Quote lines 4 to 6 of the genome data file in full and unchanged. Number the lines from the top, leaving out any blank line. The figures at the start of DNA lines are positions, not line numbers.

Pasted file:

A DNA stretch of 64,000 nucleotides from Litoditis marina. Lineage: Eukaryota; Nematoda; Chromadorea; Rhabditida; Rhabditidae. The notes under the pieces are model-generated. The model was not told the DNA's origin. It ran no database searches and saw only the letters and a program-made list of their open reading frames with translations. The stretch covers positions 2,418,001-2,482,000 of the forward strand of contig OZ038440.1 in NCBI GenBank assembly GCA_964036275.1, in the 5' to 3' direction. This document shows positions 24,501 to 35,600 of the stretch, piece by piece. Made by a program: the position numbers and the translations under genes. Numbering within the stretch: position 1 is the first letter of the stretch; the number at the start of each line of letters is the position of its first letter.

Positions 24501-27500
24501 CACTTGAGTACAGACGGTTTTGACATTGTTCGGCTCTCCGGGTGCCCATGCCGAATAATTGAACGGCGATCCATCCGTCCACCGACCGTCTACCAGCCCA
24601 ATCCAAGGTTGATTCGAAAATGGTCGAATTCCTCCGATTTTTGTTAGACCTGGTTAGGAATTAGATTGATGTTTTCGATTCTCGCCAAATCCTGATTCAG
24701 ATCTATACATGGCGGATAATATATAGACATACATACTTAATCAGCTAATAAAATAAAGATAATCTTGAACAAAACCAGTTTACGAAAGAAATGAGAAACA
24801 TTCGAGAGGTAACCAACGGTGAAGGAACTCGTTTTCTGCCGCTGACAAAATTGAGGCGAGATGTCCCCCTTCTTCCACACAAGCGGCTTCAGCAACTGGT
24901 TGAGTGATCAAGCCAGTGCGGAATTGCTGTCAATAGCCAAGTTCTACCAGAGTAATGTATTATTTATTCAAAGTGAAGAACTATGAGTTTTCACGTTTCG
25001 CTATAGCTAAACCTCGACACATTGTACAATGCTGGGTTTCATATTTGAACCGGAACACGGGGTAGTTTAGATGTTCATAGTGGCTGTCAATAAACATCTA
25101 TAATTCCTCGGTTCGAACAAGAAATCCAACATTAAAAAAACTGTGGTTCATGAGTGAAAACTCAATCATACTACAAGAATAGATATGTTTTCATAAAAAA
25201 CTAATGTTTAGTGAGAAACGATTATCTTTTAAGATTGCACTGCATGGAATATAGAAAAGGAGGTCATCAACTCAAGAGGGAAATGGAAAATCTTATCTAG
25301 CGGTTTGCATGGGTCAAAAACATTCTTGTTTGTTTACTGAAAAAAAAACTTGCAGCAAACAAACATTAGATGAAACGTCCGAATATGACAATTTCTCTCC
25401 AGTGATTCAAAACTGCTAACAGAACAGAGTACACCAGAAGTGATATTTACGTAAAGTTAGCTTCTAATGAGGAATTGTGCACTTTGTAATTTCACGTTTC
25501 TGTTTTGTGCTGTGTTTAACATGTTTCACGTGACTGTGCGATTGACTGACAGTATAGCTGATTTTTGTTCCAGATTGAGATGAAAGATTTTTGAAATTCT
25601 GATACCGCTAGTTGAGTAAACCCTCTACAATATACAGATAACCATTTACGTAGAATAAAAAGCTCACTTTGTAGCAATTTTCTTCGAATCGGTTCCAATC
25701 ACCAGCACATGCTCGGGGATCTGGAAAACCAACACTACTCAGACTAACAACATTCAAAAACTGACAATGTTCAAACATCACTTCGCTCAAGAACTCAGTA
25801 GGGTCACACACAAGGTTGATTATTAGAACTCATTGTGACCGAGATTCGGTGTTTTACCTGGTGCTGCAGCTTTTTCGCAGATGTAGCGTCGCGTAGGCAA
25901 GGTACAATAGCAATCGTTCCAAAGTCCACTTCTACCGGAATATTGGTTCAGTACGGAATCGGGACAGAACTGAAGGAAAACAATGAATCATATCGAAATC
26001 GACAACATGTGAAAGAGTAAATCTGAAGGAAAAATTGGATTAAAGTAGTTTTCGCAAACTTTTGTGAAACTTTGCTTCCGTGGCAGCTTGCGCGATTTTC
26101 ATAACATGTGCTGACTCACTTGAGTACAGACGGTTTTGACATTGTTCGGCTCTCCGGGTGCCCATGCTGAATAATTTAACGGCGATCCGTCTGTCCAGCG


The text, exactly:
24601 ATCCAAGGTTGATTCGAAAATGGTCGAATTCCTCCGATTTTTGTTAGACCTGGTTAGGAATTAGATTGATGTTTTCGATTCTCGCCAAATCCTGATTCAG
24701 ATCTATACATGGCGGATAATATATAGACATACATACTTAATCAGCTAATAAAATAAAGATAATCTTGAACAAAACCAGTTTACGAAAGAAATGAGAAACA
24801 TTCGAGAGGTAACCAACGGTGAAGGAACTCGTTTTCTGCCGCTGACAAAATTGAGGCGAGATGTCCCCCTTCTTCCACACAAGCGGCTTCAGCAACTGGT